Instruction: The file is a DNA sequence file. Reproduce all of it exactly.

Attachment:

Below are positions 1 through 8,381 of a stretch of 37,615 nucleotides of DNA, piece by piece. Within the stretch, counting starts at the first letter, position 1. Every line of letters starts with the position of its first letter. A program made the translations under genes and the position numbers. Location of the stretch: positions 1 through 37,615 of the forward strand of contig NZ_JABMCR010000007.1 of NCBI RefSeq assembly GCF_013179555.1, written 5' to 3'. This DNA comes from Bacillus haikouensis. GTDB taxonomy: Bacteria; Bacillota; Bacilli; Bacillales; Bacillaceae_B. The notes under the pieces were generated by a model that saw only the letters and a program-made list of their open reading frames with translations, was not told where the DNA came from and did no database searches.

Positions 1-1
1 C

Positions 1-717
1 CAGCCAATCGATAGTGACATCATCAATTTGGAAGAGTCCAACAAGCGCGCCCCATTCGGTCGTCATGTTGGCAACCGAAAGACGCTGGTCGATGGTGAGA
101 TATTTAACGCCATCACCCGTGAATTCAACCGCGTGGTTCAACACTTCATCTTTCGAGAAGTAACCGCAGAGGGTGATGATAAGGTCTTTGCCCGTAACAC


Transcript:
Below are positions 1 through 8,381 of a stretch of 37,615 nucleotides of DNA, piece by piece. Within the stretch, counting starts at the first letter, position 1. Every line of letters starts with the position of its first letter. A program made the translations under genes and the position numbers. Location of the stretch: positions 1 through 37,615 of the forward strand of contig NZ_JABMCR010000007.1 of NCBI RefSeq assembly GCF_013179555.1, written 5' to 3'. This DNA comes from Bacillus haikouensis. GTDB taxonomy: Bacteria; Bacillota; Bacilli; Bacillales; Bacillaceae_B. The notes under the pieces were generated by a model that saw only the letters and a program-made list of their open reading frames with translations, was not told where the DNA came from and did no database searches.

Positions 1-1
1 C

Positions 1-717
1 CAGCCAATCGATAGTGACATCATCAATTTGGAAGAGTCCAACAAGCGCGCCCCATTCGGTCGTCATGTTGGCAACCGAAAGACGCTGGTCGATGGTGAGA
101 TATTTAACGCCATCACCCGTGAATTCAACCGCGTGGTTCAACACTTCATCTTTCGAGAAGTAACCGCAGAGGGTGATGATAAGGTCTTTGCCCGTAACAC